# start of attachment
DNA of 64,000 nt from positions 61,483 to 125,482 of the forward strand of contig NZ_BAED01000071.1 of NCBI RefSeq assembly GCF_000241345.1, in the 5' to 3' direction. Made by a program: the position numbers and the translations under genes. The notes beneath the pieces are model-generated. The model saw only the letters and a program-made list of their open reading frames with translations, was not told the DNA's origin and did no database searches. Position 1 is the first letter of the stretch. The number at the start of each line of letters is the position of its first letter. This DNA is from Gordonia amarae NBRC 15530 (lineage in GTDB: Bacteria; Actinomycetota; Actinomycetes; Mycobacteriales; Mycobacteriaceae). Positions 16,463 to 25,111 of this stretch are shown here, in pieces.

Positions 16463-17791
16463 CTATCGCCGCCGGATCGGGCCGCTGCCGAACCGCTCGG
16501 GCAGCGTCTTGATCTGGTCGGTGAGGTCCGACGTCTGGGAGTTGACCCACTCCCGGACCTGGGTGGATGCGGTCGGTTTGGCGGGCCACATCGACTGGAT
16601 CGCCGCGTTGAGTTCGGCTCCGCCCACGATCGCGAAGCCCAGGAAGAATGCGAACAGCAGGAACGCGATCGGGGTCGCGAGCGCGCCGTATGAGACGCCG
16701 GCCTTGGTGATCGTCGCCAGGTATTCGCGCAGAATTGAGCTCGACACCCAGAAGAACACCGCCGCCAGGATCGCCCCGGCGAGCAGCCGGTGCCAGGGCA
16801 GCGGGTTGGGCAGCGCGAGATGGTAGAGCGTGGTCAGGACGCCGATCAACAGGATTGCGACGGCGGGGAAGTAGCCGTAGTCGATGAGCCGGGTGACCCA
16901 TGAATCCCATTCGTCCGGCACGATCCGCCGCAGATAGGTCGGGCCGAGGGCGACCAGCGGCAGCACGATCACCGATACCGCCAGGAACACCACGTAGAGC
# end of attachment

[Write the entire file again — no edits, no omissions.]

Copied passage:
DNA of 64,000 nt from positions 61,483 to 125,482 of the forward strand of contig NZ_BAED01000071.1 of NCBI RefSeq assembly GCF_000241345.1, in the 5' to 3' direction. Made by a program: the position numbers and the translations under genes. The notes beneath the pieces are model-generated. The model saw only the letters and a program-made list of their open reading frames with translations, was not told the DNA's origin and did no database searches. Position 1 is the first letter of the stretch. The number at the start of each line of letters is the position of its first letter. This DNA is from Gordonia amarae NBRC 15530 (lineage in GTDB: Bacteria; Actinomycetota; Actinomycetes; Mycobacteriales; Mycobacteriaceae). Positions 16,463 to 25,111 of this stretch are shown here, in pieces.

Positions 16463-17791
16463 CTATCGCCGCCGGATCGGGCCGCTGCCGAACCGCTCGG
16501 GCAGCGTCTTGATCTGGTCGGTGAGGTCCGACGTCTGGGAGTTGACCCACTCCCGGACCTGGGTGGATGCGGTCGGTTTGGCGGGCCACATCGACTGGAT
16601 CGCCGCGTTGAGTTCGGCTCCGCCCACGATCGCGAAGCCCAGGAAGAATGCGAACAGCAGGAACGCGATCGGGGTCGCGAGCGCGCCGTATGAGACGCCG
16701 GCCTTGGTGATCGTCGCCAGGTATTCGCGCAGAATTGAGCTCGACACCCAGAAGAACACCGCCGCCAGGATCGCCCCGGCGAGCAGCCGGTGCCAGGGCA
16801 GCGGGTTGGGCAGCGCGAGATGGTAGAGCGTGGTCAGGACGCCGATCAACAGGATTGCGACGGCGGGGAAGTAGCCGTAGTCGATGAGCCGGGTGACCCA
16901 TGAATCCCATTCGTCCGGCACGATCCGCCGCAGATAGGTCGGGCCGAGGGCGACCAGCGGCAGCACGATCACCGATACCGCCAGGAACACCACGTAGAGC